Four years ago Sarah Reay discovered letters written by World War One hero, Reverend Herbert Butler Cowl. He was her grandfather and she wrote a book about him.
Cowl served his country during the ‘war to end all wars,’ suffered a serious injury to his larynx and lost a portion of his jaw.
While traveling home on the hospital ship ‘Anglia,’ the ship hit a mine, and numerous people including his orderly and nurse were killed.
Despite the injury, he attempted to rescue as many people as he could before the ship disappeared beneath the waves 30 minutes later.
Cowl went down with the Anglia but managed to swim to a raft before being rescued by a patrol and returned to England.
He was awarded the Military Cross for exemplary courage but being very hesitant to discuss his time at war, most of his heroism stayed a mystery.
In 2012, Reay discovered the letters he had written home during the war.
When she was younger, Reay explained, she knew little about her grandfather. Always curious about his voice, she assumed he was a magical person.
She discovered that following his injury he could not speak, so to communicate he had to write down his experience and send confidential letters to his parents.
The letters are very fragile, but that makes them more special, she said. There is also a love story running through her book.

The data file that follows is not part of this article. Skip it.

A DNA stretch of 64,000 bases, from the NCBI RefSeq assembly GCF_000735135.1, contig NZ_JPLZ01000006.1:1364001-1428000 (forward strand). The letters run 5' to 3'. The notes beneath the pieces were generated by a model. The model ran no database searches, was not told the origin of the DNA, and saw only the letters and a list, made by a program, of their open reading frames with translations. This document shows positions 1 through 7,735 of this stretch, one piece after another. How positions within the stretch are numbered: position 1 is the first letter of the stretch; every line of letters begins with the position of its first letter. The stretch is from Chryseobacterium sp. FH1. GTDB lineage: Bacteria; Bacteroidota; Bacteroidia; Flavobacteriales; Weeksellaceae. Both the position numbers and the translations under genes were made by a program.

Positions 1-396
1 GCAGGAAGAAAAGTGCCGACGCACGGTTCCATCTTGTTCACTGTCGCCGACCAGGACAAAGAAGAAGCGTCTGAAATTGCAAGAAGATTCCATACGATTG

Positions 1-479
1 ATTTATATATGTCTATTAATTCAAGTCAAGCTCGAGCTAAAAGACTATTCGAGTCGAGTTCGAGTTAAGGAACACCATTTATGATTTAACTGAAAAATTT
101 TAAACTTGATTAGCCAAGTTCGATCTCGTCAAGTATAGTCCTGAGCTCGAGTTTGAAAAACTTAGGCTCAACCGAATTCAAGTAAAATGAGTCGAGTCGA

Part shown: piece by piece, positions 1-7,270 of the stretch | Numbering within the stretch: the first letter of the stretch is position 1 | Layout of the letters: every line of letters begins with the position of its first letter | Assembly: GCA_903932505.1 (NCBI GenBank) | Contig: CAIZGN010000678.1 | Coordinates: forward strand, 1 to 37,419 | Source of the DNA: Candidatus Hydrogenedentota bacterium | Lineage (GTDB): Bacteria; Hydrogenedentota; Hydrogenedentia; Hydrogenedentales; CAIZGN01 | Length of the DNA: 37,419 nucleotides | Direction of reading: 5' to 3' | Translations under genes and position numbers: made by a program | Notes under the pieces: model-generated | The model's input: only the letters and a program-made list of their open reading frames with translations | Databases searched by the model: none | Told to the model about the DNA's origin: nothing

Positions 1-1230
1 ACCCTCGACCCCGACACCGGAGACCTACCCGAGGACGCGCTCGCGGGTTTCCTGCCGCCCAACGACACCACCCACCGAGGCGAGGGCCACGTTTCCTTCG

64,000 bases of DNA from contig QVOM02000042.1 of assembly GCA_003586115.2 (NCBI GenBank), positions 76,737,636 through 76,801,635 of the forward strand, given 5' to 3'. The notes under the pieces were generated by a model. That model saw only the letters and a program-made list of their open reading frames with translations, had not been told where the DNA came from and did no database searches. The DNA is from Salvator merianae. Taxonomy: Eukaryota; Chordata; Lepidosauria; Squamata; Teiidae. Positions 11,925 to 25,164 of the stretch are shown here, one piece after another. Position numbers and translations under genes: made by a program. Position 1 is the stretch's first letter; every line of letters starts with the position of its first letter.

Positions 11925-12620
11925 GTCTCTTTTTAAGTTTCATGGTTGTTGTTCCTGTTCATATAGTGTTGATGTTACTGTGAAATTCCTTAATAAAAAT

When Cowl was wounded, he was not sure if he would live or not. His brother-in-law sent a telegram to a woman in British Columbia asking her to come swiftly.
She came to England and nurtured him back to health. Mary Louise Tinsley known to most as May, married Cowl.
After the war, Cowl was posted at Stonehouse and became the chaplain at Wycliffe College.
It appears he made a notable impression on Wycliffe as he consoled the teachers who survived the war as well as school boys.
An article for the school magazine in 1919 complimented Cowl for his brevity, setting a record at short sermons and his “chumminess” with small as well as large.
The headmaster at Wycliffe College persuaded him to return as chaplain for the second time in 1947, Stroud News and Journal reported.
As one of the youngest Army Chaplains to go to Flanders and France and as one of the youngest Army chaplains to be presented with the Military Cross, she is very proud of her grandfather, Reay said.
Reay released her book, The Half-Shilling Curate: A Personal Account of War & Faith 1914-1918, in October 2016 and received great praise from fellow authors and historians.